It was predictable that once Ontario Premier Doug Ford and the Progressive Conservatives started to address 15 years of reckless spending by the previous Liberal government, it would be attacked by those who want things to stay the way they are.
The problem is, we can’t. We’ve learned from bitter experience, under former Liberal premiers Kathleen Wynne and Dalton McGuinty, that plunging the province into record debt in an effort to spend Ontario rich, doesn’t work. If it did, our streets would be paved with gold by now.
Instead, the Ontario government, under the Liberals, became one of the world’s most indebted non-national governments.
Today, we have an $11.7 billion annual deficit, a $347 billion debt and we’re paying $13.3 billion annually just to pay the interest on debt, the fourth-largest annual expenditure after health, education and social services.
The financial books were so bad under the Liberals that both of the Legislature’s independent, non-partisan financial watchdogs - the auditor general and the financial accountability office - said the Liberals were fudging the numbers to understate the true costs of the public debt they were amassing.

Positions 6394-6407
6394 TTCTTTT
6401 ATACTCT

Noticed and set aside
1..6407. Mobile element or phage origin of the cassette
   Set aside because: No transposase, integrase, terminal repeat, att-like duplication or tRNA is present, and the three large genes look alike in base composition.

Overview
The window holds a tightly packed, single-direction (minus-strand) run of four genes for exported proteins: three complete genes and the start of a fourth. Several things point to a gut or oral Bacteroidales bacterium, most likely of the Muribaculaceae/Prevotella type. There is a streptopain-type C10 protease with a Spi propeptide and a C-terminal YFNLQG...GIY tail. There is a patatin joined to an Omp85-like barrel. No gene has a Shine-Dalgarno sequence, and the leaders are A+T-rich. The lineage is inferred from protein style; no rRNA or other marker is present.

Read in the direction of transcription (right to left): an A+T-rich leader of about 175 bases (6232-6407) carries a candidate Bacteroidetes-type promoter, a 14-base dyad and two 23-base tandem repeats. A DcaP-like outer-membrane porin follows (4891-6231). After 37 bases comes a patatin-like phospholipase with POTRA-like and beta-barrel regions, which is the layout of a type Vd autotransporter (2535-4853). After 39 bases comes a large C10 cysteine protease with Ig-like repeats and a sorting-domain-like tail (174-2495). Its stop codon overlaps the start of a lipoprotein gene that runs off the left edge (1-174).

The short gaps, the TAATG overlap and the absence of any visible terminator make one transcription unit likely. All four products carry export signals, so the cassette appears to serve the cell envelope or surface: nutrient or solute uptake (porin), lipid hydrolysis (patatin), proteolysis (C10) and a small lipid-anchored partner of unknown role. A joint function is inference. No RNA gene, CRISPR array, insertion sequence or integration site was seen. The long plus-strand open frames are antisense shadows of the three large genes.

Ford and the PCs were elected on a mandate to get Liberal spending under control and balance the province’s books.
Now that they’re beginning that job, recipients of provincial funding such as municipalities and school boards - along with the teachers’unions who have fought every Ontario government of every political stripe for three decades - are up in arms.
Suddenly, we’re being told by the usual suspects that not one precious dollar of government spending can be reduced or children will starve and people will die.
This is hardly a new tactic. To be sure, the Ford government has an obligation to reduce public spending responsibly and not to endanger public safety in the process.
It should also welcome the advice from recipients of provincial funding who understand the status quo is not an option and who are making genuine efforts to reduce spending.
It is always better if these sorts of tough financial decisions are done co-operatively, through negotiation, rather than imposing them on provincial funding recipients who want to ignore fiscal reality.
That said, Ford has a mandate to cut spending and to balance the books over time. He ran on it.
[Click here to view the original article from the Toronto Sun's May 18, 2019 edition.]